Once you've found the right assisted living facility for yourself or a loved one, you'll want to switch gears from the search to the transition process. Moving is hard on anyone, but making this move is especially difficult, since it means giving up a measure of independence and often leaving a space that has been home for decades.
Packing: The Physical Transition
Sorting through a lifetime of belongings is a demanding task. Don't leave it for one person. If you're undertaking the move yourself, enlist your children or neighbors. If you're facilitating the move for your loved one, delegate tasks to siblings or friends. Many times others are happy to help, but don't know what to do.
Make sure you understand what and how much you can take to the assisted living facility. Does the facility supply furniture? What are the room dimensions? How big are the closets? If you're making the move from a house, you won't be able to take all your belongings with you, but avoid any quick decisions on getting rid of things. You may not realize what you'd like to have with you until you've made the move. Look into a storage space if needed -they're often quite reasonably priced.
Consider hiring a mover for the big day. Even if you have a lot of family help, a professional can reduce the stress of the day and allows you to focus on unpacking and the inevitable errands like trips to the drug store for new toothpaste. For the inveterate do-it-yourselfer, hiring someone to transport the couch and any appliances can be a back-saver.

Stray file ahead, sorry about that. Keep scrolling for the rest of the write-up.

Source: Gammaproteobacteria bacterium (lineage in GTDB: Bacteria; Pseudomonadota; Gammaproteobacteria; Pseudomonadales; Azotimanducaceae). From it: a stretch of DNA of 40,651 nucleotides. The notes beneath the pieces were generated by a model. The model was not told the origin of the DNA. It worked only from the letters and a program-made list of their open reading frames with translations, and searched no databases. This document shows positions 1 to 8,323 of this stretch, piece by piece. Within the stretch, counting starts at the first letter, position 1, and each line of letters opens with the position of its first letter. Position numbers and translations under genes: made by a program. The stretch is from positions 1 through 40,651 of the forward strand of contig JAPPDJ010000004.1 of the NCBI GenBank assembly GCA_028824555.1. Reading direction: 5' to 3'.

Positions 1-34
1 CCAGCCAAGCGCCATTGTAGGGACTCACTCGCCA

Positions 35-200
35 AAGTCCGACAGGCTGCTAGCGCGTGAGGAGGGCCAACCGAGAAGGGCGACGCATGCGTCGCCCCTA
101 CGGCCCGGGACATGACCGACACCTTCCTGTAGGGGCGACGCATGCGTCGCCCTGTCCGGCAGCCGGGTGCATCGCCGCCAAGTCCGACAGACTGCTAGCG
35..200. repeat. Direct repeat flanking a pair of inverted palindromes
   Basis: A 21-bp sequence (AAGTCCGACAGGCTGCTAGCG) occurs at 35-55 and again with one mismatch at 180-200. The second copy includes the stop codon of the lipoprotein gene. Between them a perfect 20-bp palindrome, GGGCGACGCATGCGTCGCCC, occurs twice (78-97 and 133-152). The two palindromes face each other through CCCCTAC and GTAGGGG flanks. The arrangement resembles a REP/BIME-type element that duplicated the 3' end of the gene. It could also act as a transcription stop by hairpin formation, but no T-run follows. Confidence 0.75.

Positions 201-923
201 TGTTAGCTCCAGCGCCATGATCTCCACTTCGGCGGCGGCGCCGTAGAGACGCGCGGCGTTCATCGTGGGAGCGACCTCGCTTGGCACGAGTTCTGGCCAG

Settling In: The Emotional Transition
Just because you're entering a new stage of life doesn't mean that you can't look back. Honor the occasion by giving yourself some time to say goodbye to the living space you're leaving. The logistics of moving can take over if you're not careful, so set aside some time before you leave to commemorate the eventinvite friends and family over for dinner (even if it's take-out), or set aside an evening to reminisce about all that's happened inside those four walls.
The transition to a new space may be eased if you recreate your former layout. Hang the same pictures across from couch that have always been there. Put the same knick-knacks on the bedside stand.
One of the best ways to adjust to an assisted living facility is to get involved. If you aren't the type of person to knock on your neighbor's door and introduce yourself, then use the activities hosted by the facility as a way to meet people. You might even ask about residents with similar interests during your initial tours.
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Your Role as Adult Child
Moving a parent into an assisted living facility is a stressor even under the best of circumstances. Recognize that your loved one will need extra support as they make the transition; plan to be in close contact for the first weeks and months. If you live out of town, try to schedule a visit not long after the move is made. You might also enlist friends or family in the area to drop in to see your loved one. If you're the family contact for the assisted living facility, you don't have to wait for them to call. Reach out in the first few weeks to get an outside opinion on how your loved one is adjusting.
Of course, this transition takes its toll on family members as well. Take care of yourself by asking for help from friends and family, making time for activities you enjoy, even seeking out a support group.